The gamer as mentat

“Playing strategic tabletop games requires that individuals think like
a computer. It requires that players follow a set of relatively
uncomplicated rules with a few (relatively circumscribed) decision
points for which players have voluminous data…

These parallels suggest that players of boardgames are engaged in
computational thinking, without ever touching a computer. I therefore
posit that strategic tabletop games are a productive way for humans to
learn the basic elements of computational thinking—that tabletop games
can be computational-thinking training machines…

I would suggest that the spread of the modern strategic boardgame in
the US became possible only after the spread of broadband access and
computer use. All material technology for these games has existed for
upwards of two hundred years at a relatively low cost; it is the form
of cognition that was not immediately available. These games only
became fun to Americans when they became better prepared to “think
like computers,” if only at a surface level.”

–Matthew Berland, “The Study of Tabletop Games: Understanding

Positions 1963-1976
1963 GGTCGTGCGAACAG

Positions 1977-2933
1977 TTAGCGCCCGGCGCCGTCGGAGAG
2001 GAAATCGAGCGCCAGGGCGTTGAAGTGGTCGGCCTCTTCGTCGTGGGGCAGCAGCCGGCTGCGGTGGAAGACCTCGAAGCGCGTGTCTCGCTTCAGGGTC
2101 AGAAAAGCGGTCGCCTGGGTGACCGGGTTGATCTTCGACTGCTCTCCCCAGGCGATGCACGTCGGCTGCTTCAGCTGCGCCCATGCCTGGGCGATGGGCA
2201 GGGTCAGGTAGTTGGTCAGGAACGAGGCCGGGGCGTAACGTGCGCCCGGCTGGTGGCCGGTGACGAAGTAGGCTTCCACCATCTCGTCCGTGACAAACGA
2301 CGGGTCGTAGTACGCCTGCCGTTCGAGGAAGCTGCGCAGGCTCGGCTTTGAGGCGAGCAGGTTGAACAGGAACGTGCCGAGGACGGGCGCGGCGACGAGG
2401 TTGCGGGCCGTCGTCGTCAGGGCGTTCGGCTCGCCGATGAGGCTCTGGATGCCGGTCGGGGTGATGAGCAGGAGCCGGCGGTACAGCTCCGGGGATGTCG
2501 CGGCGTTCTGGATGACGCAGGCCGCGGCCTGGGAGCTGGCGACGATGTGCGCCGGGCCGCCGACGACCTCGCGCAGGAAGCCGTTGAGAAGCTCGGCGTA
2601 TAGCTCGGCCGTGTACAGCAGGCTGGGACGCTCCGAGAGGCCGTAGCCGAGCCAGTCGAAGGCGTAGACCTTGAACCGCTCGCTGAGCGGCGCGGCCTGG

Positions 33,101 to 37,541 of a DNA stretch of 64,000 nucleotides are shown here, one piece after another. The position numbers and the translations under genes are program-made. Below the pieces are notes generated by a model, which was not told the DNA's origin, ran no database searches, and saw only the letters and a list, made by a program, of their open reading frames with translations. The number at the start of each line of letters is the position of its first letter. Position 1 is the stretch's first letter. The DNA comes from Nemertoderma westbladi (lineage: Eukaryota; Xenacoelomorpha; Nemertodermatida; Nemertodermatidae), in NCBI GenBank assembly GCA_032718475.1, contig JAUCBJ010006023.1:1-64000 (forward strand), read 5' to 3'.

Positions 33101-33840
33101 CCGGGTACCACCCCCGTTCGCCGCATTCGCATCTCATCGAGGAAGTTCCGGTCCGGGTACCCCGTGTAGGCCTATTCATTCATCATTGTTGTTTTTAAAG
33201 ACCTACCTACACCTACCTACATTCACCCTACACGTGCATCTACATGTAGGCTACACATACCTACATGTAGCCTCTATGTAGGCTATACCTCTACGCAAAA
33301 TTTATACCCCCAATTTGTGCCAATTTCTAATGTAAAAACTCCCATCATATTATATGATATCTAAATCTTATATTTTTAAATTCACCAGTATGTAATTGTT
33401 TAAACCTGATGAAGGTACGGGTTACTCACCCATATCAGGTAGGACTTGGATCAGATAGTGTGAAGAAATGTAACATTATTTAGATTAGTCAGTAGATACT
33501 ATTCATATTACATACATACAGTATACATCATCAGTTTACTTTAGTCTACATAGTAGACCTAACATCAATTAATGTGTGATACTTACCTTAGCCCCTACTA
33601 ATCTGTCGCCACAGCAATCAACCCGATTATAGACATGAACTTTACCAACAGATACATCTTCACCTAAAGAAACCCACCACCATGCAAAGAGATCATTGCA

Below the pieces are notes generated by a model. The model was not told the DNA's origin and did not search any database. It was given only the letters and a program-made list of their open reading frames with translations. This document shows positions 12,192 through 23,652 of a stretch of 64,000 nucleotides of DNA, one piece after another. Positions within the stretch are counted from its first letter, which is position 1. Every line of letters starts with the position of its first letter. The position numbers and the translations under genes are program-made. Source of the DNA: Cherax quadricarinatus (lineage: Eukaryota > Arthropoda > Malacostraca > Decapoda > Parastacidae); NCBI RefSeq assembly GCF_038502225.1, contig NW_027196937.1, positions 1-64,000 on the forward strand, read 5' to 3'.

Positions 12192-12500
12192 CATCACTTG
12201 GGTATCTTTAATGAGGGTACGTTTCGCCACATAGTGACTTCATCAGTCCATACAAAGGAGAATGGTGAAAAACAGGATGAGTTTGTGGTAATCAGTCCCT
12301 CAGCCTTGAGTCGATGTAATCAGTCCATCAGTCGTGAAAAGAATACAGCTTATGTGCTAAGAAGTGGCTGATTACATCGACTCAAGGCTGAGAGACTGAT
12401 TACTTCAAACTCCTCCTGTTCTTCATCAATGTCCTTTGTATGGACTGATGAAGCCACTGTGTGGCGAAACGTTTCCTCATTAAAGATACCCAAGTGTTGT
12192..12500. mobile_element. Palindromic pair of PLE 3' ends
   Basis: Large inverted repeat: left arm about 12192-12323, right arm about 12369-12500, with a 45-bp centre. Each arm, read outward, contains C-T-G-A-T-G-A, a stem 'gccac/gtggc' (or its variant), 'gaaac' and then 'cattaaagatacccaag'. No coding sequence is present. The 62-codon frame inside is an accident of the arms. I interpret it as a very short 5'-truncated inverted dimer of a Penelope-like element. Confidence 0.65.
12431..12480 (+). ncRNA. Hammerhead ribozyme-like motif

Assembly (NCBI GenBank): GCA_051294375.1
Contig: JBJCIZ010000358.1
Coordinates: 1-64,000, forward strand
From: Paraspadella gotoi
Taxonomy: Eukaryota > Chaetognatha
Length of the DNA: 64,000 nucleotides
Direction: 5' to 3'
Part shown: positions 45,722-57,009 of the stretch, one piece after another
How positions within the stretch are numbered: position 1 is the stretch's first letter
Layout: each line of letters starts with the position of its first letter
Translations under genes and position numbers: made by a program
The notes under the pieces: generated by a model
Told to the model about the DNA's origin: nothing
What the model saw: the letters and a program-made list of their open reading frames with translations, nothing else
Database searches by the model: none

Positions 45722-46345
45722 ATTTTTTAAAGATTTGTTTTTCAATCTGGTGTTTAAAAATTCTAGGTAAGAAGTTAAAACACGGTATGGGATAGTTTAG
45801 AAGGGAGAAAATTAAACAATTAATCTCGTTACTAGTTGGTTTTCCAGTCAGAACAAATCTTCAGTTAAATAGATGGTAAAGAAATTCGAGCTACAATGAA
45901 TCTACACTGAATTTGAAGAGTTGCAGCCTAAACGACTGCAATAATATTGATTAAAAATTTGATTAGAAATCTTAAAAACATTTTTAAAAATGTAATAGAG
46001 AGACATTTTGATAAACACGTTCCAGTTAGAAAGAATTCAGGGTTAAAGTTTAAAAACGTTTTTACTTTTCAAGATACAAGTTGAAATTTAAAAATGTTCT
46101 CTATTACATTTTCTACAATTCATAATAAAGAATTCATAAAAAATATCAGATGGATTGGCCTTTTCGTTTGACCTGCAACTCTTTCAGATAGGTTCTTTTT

Strategic Boardgames as Computational-Thinking Training Machines” in
_Tabletop: Analog Game Design_, Greg Costikyan and Drew Davidson et
al., 2011


One thought on “The gamer as mentat

  1. I have a problem with this. 1) Chess and Go have been quite popular world wide for a long time. 2) Both of these games have simple rule sets. 3) Both of these games include all players in the game until its conclusion. 4) Games such as Risk and Monopoly have not been unpopular in America, and they both predate people having exposure to computers. 5) They both have much more complicated rules, and can eliminate some players hours before the conclusion of the game. 6) It wasn’t until the German/Euro/Designer board game revolution happened that board gaming started to gain mass popularity. German/Euro/Designer board games are typically: playable in an hour or two, include all players until the games conclusion (which means that often there is not a focus on destroying the achievements of other players in the game, but rather slowing their progress). I believe these two factors are the biggest reasons why there has been a spread of modern strategic boardgames; that we have learned how to make them fun to play.


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